Global Network Architecture for R&E Networks
Time 10/28/14 02:15PM-03:00PM
For over two decades, researchers and scientists in high-energy physics and radio astronomy have been working and collaborating on a global scale, using data networks. Many other research and science disciplines have been added to these examples over the last decade in fields as diverse as weather and climate research and microbiology and genome research. Education also is becoming a global endeavour with the fast rise of online education, MOOCs, and global campuses.
To accommodate the globalization of research, science, and education and to meet the needs of the user communities they serve, R&E Networks around the world have, over the past 20 years, been working to establish intercontinental connectivity. Over the years, this has matured from an individual “we all connect to the USA-based NSFnet backbone” private set of links to a more general-purpose R&E Network infrastructure.
When looking at maps like the APAN map, the GLIF map, the RedCLARA map, the map published by the GN3plus Project containing ORIENTplus, EuMedConnect, TEIN and others, it becomes apparent that there is a lot of R&E Network infrastructure out there today. Each of the links in this infrastructures serves a specific need, and –as expensive resources- are brought into the picture with well-argued reasons. Also, a substantial number of these links are limited in time, allowable usage, or both, as they are mission oriented or funded by money coming from a project with limited duration1. Very few of these links are brought into the picture with a coherent global architecture in mind, as coordination on a global scale has not been a priority until now.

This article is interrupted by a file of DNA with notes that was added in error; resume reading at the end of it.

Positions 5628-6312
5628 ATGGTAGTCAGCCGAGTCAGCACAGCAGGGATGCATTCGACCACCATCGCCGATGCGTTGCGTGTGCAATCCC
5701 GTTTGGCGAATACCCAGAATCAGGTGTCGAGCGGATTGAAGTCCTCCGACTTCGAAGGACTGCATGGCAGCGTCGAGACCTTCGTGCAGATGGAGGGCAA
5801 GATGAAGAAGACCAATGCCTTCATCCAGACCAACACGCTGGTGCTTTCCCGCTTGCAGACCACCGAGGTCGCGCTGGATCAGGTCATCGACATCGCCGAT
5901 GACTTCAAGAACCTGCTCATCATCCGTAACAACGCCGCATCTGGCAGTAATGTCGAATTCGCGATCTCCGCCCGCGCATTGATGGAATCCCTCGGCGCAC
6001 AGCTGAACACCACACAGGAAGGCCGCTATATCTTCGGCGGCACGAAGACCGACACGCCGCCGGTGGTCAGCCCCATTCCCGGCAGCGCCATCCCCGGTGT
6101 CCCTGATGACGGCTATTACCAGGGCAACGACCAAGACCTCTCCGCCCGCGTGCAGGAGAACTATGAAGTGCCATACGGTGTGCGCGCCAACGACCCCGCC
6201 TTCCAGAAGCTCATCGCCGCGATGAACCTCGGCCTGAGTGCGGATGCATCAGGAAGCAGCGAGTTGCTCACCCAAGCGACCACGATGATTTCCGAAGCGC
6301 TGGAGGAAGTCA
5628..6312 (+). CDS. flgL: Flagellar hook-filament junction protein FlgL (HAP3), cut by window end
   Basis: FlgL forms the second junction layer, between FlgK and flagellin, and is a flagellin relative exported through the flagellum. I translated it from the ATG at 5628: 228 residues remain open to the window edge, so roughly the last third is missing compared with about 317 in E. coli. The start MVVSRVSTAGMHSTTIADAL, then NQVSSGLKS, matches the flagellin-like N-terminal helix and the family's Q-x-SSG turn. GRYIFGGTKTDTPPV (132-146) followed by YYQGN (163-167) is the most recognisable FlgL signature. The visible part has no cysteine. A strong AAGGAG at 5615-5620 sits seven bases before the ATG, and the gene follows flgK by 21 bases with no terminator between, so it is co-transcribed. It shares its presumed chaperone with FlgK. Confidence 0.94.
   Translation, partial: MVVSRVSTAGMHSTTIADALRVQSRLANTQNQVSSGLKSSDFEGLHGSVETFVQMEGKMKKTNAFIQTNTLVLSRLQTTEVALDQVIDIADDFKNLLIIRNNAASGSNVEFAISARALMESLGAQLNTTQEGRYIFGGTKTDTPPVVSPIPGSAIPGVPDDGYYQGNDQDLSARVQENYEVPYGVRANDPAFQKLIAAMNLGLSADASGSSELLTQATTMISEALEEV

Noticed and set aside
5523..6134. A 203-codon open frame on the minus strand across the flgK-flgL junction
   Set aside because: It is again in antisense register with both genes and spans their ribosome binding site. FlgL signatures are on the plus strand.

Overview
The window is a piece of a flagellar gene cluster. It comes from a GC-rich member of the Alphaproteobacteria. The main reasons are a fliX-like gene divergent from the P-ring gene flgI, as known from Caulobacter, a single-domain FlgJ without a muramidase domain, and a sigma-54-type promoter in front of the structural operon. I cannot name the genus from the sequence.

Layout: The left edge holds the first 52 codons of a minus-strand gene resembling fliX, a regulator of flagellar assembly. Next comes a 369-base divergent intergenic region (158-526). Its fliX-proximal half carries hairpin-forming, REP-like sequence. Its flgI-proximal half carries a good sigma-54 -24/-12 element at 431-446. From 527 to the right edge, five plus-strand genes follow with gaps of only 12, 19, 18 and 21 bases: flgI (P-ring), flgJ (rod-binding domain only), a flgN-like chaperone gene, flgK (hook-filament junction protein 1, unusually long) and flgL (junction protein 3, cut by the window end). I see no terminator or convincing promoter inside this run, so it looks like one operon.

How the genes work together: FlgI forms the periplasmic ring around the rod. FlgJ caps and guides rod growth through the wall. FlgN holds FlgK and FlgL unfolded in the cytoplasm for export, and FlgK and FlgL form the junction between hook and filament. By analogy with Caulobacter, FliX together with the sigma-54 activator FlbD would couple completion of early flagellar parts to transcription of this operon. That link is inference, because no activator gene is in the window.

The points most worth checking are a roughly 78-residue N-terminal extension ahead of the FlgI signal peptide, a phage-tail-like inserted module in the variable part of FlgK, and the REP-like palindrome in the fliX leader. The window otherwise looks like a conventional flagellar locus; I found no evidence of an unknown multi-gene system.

The charge of the Global Network Architecture group from the NREN CEO Forum is to draft a blueprint for the intercontinental R&E Network interconnects, based on the latest technologies and promising developments, with a ten-year horizon. This blueprint will enable participating R&E Networks to align their spending for intercontinental bandwidth. The blueprint is all-inclusive, and has the potential to take along all regions of the world if and when they are ready to embark, bringing intercontinental network capacity as much as possible in line with what is available within the continents.
This talk will discuss the outcome from three sub-groups of GNA
1. Technology and Topology
2. Network Services
3. Operations and Security
And give overview of the services that will be supported on GNA and the proposed high-level GNA topology. The talk will also zoom into next steps and how the community can help define this future network architecture.
Speaker Mian Usman GEANT/DANTE
Speaker Erik Huizer Surfnet BV
Speaker Dale Finkelson Internet2
Primary track Advanced Networking/Joint Techs